bronchioloalveolar carcinoma


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carcinoma

 [kahr″sĭ-no´mah] (pl. carcinomas, carcino´mata)
a malignant new growth made up of epithelial cells tending to infiltrate surrounding tissues and to give rise to metastases. A form of cancer, carcinoma makes up the majority of the cases of malignancy of the breast, uterus, intestinal tract, skin, and tongue.
adenocystic carcinoma (adenoid cystic carcinoma) carcinoma marked by cylinders or bands of hyaline or mucinous stroma separated or surrounded by nests or cords of small epithelial cells, occurring in the mammary and salivary glands, and mucous glands of the respiratory tract. Called also cylindroma.
alveolar carcinoma bronchioloalveolar carcinoma.
basal cell carcinoma the most common form of skin cancer, consisting of an epithelial tumor of the skin originating from neoplastic differentiation of basal cells, rarely metastatic but locally invasive and aggressive. It usually occurs as small pearly nodules or plaques on the face of an older adult, particularly on a sun-exposed area of someone with fair skin. It has been divided into numerous subtypes on the basis of clinical and histological characteristics.
basosquamous carcinoma carcinoma that histologically exhibits both basal and squamous elements.
bronchioalveolar carcinoma (bronchiolar carcinoma) (bronchioloalveolar carcinoma) (bronchoalveolar carcinoma) a variant type of adenocarcinoma of the lung, with columnar to cuboidal epithelial cells lining the alveolar septa and projecting into alveolar spaces in branching papillary formations. Called also alveolar carcinoma or adenocarcinoma and bronchiolar, bronchioloalveolar, or bronchoalveolar adenocarcinoma.
bronchogenic carcinoma any of a large group of carcinomas of the lung, so called because they arise from the epithelium of the bronchial tree. Four primary subtypes are distinguished: adenocarcinoma of the lung, large cell carcinoma, small cell carcinoma, and squamous cell carcinoma.
cholangiocellular carcinoma a rare type of hepatocellular carcinoma arising from the cholangioles, consisting of two layers of cells surrounding a minute lumen. Called also bile duct carcinoma and cholangiocarcinoma.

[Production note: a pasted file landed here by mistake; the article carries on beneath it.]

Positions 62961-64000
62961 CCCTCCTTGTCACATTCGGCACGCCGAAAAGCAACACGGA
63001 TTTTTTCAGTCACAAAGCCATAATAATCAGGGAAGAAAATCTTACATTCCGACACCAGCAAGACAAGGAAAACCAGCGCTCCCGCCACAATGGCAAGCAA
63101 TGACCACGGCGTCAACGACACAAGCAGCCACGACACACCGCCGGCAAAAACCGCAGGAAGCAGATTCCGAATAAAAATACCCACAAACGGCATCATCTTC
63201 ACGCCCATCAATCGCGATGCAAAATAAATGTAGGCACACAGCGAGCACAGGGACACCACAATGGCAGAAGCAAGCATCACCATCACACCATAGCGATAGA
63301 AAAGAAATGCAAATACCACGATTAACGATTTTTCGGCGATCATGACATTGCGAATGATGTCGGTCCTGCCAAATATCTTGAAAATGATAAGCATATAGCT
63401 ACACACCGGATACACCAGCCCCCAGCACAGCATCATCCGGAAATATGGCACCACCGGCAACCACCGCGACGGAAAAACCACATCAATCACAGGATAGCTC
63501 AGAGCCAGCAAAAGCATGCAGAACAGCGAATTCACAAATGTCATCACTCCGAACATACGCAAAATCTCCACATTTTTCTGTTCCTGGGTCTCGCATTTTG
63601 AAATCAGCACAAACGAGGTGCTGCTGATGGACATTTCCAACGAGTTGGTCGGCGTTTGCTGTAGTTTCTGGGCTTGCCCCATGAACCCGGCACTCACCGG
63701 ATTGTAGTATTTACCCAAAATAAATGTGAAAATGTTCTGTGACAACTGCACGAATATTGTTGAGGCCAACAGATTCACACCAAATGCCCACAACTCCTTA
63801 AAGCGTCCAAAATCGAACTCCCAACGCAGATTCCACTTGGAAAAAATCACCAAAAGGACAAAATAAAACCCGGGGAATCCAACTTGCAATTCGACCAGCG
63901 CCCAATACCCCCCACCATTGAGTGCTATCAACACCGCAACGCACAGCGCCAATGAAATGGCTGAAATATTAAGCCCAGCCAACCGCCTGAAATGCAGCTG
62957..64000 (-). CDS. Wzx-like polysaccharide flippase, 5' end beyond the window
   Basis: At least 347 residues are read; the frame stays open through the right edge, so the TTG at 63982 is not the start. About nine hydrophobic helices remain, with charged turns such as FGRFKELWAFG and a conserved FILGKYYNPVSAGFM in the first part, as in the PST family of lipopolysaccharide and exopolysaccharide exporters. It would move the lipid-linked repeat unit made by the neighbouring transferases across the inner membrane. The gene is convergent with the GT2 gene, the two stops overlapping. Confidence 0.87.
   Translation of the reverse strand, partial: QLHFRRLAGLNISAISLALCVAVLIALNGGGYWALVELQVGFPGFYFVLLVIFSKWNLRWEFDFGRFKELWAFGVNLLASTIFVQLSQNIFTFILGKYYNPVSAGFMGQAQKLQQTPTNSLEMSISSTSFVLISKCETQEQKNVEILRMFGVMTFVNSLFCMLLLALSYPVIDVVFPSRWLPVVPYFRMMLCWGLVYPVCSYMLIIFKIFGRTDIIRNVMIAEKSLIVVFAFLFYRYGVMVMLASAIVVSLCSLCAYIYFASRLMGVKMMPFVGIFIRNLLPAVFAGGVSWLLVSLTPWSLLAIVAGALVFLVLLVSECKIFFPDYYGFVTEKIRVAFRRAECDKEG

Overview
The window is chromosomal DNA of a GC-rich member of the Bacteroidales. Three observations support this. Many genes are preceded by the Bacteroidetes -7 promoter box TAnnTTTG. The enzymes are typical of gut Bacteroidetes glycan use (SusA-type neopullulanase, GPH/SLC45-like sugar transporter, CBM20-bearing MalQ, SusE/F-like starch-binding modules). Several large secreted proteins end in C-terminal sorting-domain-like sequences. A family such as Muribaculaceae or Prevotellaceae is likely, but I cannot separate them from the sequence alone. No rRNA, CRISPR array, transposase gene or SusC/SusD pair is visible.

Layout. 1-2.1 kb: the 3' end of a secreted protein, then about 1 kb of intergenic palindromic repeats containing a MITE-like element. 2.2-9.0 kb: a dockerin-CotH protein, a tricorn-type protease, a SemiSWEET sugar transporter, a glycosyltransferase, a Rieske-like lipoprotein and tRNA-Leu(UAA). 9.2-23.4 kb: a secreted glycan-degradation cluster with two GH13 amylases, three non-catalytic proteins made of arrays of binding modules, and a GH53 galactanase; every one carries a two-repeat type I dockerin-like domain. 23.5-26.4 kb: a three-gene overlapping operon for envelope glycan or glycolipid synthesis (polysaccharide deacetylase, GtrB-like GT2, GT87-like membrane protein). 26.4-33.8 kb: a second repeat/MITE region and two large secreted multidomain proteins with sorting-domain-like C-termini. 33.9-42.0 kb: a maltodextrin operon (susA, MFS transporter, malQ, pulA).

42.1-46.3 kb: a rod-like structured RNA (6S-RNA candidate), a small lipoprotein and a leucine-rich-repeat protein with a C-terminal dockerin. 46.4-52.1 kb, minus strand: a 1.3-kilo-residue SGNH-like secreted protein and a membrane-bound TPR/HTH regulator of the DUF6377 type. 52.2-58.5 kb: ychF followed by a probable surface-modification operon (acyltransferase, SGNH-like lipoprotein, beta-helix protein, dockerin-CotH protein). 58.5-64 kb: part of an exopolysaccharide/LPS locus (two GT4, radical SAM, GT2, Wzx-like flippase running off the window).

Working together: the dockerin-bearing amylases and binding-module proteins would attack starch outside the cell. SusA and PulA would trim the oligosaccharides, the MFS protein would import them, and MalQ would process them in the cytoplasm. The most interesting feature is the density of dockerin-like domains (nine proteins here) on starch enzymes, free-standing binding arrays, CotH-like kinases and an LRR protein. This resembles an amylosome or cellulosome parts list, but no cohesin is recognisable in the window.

chorionic carcinoma choriocarcinoma.
colloid carcinoma mucinous carcinoma.
cylindrical cell carcinoma carcinoma in which the cells are cylindrical or nearly so.
embryonal carcinoma a highly malignant germ cell tumor that is a primitive form of carcinoma, probably of primitive embryonal cell derivation; it usually arises in a gonad and may be found either in pure form or as part of a mixed germ cell tumor.
epidermoid carcinoma squamous cell carcinoma.
giant cell carcinoma a poorly differentiated, highly malignant, epithelial neoplasm containing many large multinucleated tumor cells, such as occurs in the lungs.
hepatocellular carcinoma primary carcinoma of the liver cells with hepatomegaly, jaundice, hemoperitoneum, and other symptoms of the presence of an abdominal mass. It is rare in North America and Western Europe but is one of the most common malignancies in parts of sub-Saharan Africa, Southeast Asia, East Asia, and elsewhere. A strong association seems to exist with chronic hepatitis B virus infection.
Hürthle cell carcinoma a malignant Hürthle cell tumor.
carcinoma in si´tu a neoplasm whose tumor cells are confined to the epithelium of origin, without invasion of the basement membrane; the likelihood of subsequent invasive growth is presumed to be high.
large cell carcinoma a type of bronchogenic carcinoma of undifferentiated (anaplastic) cells of large size, a variety of squamous cell carcinoma that has undergone further dedifferentiation.
medullary carcinoma that composed mainly of epithelial elements with little or no stroma.
mucinous carcinoma an adenocarcinoma that produces significant amounts of mucin.
nasopharyngeal carcinoma a malignant tumor arising in the epithelial lining of the nasopharynx, occurring at high frequency in people of Chinese descent. The epstein-barr virus has been implicated as a causative agent.
non–small cell carcinoma a general term comprising all lung carcinomas except small cell carcinoma, and including adenocarcinoma of the lung, large cell carcinoma, and squamous cell carcinoma.
oat cell carcinoma a form of small cell carcinoma in which the cells are round or elongated and slightly larger than lymphocytes; they have scanty cytoplasm and clump poorly.
papillary carcinoma carcinoma in which there are papillary growths that are irregular in nature arising from otherwise normal tissue; it can occur in the thyroid gland, the breast, or the bladder. Called also papillocarcinoma.
renal cell carcinoma carcinoma of the renal parenchyma, composed of tubular cells in varying arrangements; called also clear cell carcinoma.
scirrhous carcinoma carcinoma with a hard structure owing to the formation of dense connective tissue in the stroma. Called also fibrocarcinoma.
carcinoma sim´plex an undifferentiated carcinoma.
small cell carcinoma a common, highly malignant form of bronchogenic carcinoma in the wall of a major bronchus, occurring mainly in middle-aged individuals with a history of tobacco smoking; it is radiosensitive and has small oval undifferentiated cells. Metastasis to the hilum and to mediastinal lymph nodes is common.
spindle cell carcinoma squamous cell carcinoma marked by development of rapidly proliferating spindle cells.
squamous cell carcinoma
1. carcinoma developed from squamous epithelium, having cuboid cells and characterized by keratinization. Initially local and superficial, the lesion may later invade and metastasize.
2. the form occurring in the skin, usually originating in sun-damaged areas or preexisting lesions.